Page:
As Hurricane Isaias approached South Florida’s coastline, Loggerhead Marinelife Center (LMC) and the Juno Beach Pier closed its campuses from Saturday, August 1 through Sunday, August 2. All programs were canceled over the weekend while campuses were closed to the public. Both sites resumed to normal operations on Monday, August 3 once Hurricane Isaias had passed South Florida.
Before and during the storm, LMC closely monitored the National Hurricane Center and communicated frequently with county officials to heed instructions. Additionally, the Center stayed in constant communication with Palm Beach County, Florida Fish and Wildlife Conservation Commission (FWC), the Town of Juno Beach, and Palm Beach County Parks. LMC tailors its crisis plans in correspondence with these partners.
The hospital staff ensures sea turtle patients receive uninterrupted care during the course of hurricanes, such as Hurricane Isaias. During storms, the Center’s rehab and research team continues their efforts in limited capacities until the storm passes. In light of the storm, LMC’s research team monitor the number of nests incubating on local beaches before and after the storm; they will determine the storm’s impact on nesting sites following the hurricane’s departure.
However, the Center stresses to the public that no storm season is a total loss for Florida’s sea turtles. Sea turtles have a nesting strategy that accommodates for such natural events. Each nesting female turtle deposits several nests throughout the duration of the nesting season – essentially hedging her bets to make sure that even if a storm hits, there is a high probability that a few of the nests will incubate successfully.
Lastly, experts advise any beachgoers to remain off the beach leading up to, during, and after the storm and to adhere to the following sea turtle safety guidelines:
- Don’t search the coastline for hatchlings. Authorized individuals will conduct visual surveys during their normal activities.
- Don’t move or interfere with any exposed nests or eggs. Eggs and nests have the best chance of survival when left untouched.
- Leave all broken eggshells on the beach; they will naturally decompose and contribute to the health of the beach.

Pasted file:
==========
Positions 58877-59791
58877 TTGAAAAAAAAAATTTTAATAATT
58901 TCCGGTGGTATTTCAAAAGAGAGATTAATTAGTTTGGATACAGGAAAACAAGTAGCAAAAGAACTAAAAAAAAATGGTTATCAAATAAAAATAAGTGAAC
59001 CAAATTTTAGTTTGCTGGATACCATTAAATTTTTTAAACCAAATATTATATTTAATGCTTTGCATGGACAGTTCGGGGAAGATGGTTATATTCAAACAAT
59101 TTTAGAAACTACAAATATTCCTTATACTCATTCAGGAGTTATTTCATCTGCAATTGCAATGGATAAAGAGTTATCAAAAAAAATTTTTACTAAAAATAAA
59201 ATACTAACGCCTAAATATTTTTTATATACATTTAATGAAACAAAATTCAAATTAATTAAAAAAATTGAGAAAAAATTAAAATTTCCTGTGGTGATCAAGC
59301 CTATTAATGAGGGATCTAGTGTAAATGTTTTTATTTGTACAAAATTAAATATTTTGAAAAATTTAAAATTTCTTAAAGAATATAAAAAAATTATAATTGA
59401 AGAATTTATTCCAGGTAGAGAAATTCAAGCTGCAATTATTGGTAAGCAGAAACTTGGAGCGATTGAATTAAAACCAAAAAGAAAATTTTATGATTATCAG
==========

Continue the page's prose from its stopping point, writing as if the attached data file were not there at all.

- Call FWC (888-404-3922 or *FWC) regarding any sick, injured or disoriented sea turtles or hatchlings.
- Transport any sick, injured or disoriented hatchlings in a bucket with damp sand and no water to LMC’s 24-hour drop-off cooler located outside of the front entrance of the Center.
- When residing near the coastline, make sure to turn off all lights at night to reduce light pollution and ensure nesting and hatching sea turtles safely make it into the ocean.
- Before the storm, tie-down any loose outdoor items so they do not make their way to the beach or waterways.
If you discover a sick, injured or stranded sea turtle, please call Florida Fish and Wildlife Conservation Commission (*FWC) or LMC’s Sea Turtle Stranding Hotline at 561-603-0211.
Loggerhead Marinelife Center. Loggerhead Marinelife Center (LMC) is a nonprofit sea turtle research, rehabilitation and educational institution that promotes conservation of ocean ecosystems with a focus on threatened and endangered sea turtles. The Center features an on-site hospital, research laboratory, educational exhibits and aquariums, and also operates the Juno Beach Pier, which hosts world-class angling and sightseeing. Situated on one of the world’s most important sea turtle nesting beaches, Loggerhead Marinelife Center is open daily and hosts over 360,000 guests free-of-charge each year. The Center’s conservation team works with 90 local and international organizations across six continents to form partnerships and share conservation initiatives and best practices that are core to its mission of ocean conservation. The Center is expanding and has launched its Waves of Progress capital expansion campaign, designed to accelerate and amplify LMC’s conservation and education impact. For more information, visit www.marinelife.org or call (561) 627-8280.
Public Relations and Engagement Specialist
Note: Photos have been permitted by Florida Fish and Wildlife Conservation Commission (FWC)